18 August 2009
Mr Nguyen Anh Thi. Director
8.1, E-town 2 Building
364 Cong Hoa Street. Ward 13, Tan Binh District
Ho Chi Minh City. Vietnam
Dear Mr Nguyen,
I shall be in Ho Chi Minh City arriving 21 October until leaving for Hanoi on 30th. During my stay in the city will be having a series of meetings and discussions and would very much like to meet with you at a time convenient for you.
Have been travelling to Vietnam each year since 1989 that has included Ho Chi Minh City. During my visits to the country have met a number of people of all ages that affected by the herbicide used namely Agent Orange. It is on this that I hope we can meet to discuss some proposals I have.
On previous visits I have written to Mr Weraphon and in his absence left a letter at his then office 14th Floor, Room 140 at Sun Wah Tower. In his reply to me some weeks later he stated that he could not discuss the matter as it was then sub judice. You will, I am sure be aware that the matter of the lawsuit between VAVA and a number of US Chemical Companies has ended and therefore the issue is no longer sub judice.
It would be appreciated if you would let me have your reply as to what date and time we could meet while I am in Ho Chi Minh Ci8ty.
Your reply by E-Mail would be welcome.
20 August 09
Thanks for the email!
I will be out of town during the last two weeks of October and most of November and therefore would not be able to meet you in Ho Chi Minh City. Meanwhile I enclosed the statement regarding our position on Agent
Orange matters for your reference.
"During the Vietnam War, the U.S. government, using its authority under the Defense Production Act, directed seven companies to manufacture this material. The government specified how it would be produced and
controlled how it was used in the field, including application rates.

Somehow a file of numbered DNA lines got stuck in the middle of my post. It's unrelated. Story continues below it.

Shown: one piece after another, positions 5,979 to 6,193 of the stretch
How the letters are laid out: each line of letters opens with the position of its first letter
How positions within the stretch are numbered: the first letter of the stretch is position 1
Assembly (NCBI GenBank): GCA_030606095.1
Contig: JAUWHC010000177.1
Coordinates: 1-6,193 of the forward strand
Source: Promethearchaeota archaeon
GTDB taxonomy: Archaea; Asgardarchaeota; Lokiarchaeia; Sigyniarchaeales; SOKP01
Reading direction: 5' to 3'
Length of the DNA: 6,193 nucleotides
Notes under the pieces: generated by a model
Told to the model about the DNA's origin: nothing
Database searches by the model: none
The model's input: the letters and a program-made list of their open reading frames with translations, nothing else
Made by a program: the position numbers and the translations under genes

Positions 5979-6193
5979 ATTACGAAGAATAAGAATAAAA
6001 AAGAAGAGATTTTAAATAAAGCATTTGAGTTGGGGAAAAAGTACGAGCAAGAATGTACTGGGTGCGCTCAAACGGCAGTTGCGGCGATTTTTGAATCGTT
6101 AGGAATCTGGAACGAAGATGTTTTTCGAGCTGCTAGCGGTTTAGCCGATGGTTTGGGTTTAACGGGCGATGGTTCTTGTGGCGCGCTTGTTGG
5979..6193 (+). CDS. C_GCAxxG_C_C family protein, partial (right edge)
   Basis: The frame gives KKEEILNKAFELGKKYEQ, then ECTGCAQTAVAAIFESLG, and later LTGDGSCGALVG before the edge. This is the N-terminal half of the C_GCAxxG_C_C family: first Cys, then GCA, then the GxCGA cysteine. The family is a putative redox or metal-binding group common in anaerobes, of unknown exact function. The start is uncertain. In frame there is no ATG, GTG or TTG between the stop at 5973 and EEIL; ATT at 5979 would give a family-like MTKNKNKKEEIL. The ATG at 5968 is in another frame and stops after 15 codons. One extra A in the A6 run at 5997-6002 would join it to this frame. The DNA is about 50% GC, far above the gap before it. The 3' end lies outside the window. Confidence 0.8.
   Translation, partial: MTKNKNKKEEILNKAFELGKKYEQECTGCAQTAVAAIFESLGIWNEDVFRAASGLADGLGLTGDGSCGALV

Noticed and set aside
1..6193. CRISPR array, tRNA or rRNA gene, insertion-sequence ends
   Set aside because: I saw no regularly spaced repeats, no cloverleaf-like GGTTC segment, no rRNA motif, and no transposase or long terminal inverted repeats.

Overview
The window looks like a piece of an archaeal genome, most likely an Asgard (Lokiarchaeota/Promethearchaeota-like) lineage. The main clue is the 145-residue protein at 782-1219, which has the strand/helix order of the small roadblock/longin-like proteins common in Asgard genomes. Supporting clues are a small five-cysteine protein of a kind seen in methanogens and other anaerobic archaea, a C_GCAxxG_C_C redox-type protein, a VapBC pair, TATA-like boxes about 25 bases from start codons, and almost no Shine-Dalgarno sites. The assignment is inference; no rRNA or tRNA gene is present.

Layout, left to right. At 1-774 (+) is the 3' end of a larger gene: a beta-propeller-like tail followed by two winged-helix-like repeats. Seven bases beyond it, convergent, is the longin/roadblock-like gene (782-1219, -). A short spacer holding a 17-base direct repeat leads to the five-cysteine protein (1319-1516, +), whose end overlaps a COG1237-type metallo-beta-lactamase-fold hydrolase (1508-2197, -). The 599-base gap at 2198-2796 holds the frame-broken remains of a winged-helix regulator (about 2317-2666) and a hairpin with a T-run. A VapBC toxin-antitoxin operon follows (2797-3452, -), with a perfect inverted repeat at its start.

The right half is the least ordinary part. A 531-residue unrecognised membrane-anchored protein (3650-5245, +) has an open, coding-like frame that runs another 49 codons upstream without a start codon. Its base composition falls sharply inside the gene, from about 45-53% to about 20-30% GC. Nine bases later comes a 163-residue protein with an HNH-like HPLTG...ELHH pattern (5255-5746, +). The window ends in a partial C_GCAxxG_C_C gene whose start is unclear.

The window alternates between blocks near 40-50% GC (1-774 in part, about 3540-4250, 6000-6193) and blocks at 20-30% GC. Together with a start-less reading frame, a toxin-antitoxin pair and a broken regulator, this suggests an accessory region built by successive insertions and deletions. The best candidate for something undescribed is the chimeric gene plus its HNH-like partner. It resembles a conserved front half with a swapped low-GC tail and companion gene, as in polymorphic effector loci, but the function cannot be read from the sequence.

Agent Orange was a 50-50 mix of two common herbicides, 2,4-D and 2,4,5-T. Since the Vietnam War, both scientific and public concern has arisen over a byproduct in the manufacturing process for one of these herbicides - the dioxin compound 2,3,7,8 TCDD.
The research on the issue of Agent Orange has gone on more than 30 years and continues today. Extensive epidemiological evidence has been and continues to be examined. All of this study has not conclusively
demonstrated a cause-and-effect link between spraying of Agent Orange and the diseases that were evaluated. A committee of the U.S. Institute of Medicine discusses "statistical associations" between Agent Orange
and a number of diseases in bi-annual reports conducted at the request of the U.S. Congress. However, the committee itself says in its 2006 report that "the target of evaluation is association, not causality
between exposure and health outcomes."
We have a great respect for the soldiers sent to war and those affected by the Vietnam conflict. We believe these kinds of issues arising out of the war are best resolved by the governments involved".
From: Len Aldis [mailto:email@example.com]
Sent: Tuesday, August 18, 2009 2:56 PM
To: NGUYEN, THI ANH [AG/5282]
Subject: Request for meeting in October
18 August 2009
Mr Nguyen Anh Thi. Director
8.1. E-town 2 Building
384 Cong Hoa Street. Ward 13
Tan Binh District. Ho Chi Minh City. Vietnam
Ref: Use of Agent Orange during the US war on Vietnam and its consequences.
Dear Mr Nguyen,
As promised in my previous correspondence here is my reply to your email of 20 August that I will be delivering by hand to your office at the above address in your absence. It deals with the points I would have raised with you in person. Had we met, I would have also invited you to come with me to see the disabled children – affected by Agent Orange - at the Peace Village at Tu Du Hospital, a place that I visit each time I am in the city. That invitation Mr Nguyen is still open to you when you are once again in Ho Chi Minh City.
Let me first reply to the points you raised in your email to me of 20 August. As I found them interesting, for example you state that:
· During the Vietnam War, the U.S. government, using its authority under the Defence Production Act, directed seven companies to manufacture this material.
· The government specified how it would be produced and controlled how it was used in the field, including application rates.
· Agent Orange was a 50-50 mix of two common herbicides, 2,4-D and 2,4,5-T. Since the Vietnam War, both scientific and public concern has arisen over a by-product in the manufacturing process for one of these herbicides – the dioxin compound 2,3,7,8 TCDD.
Let me first point out that in the lawsuit brought by lawyers acting on behalf of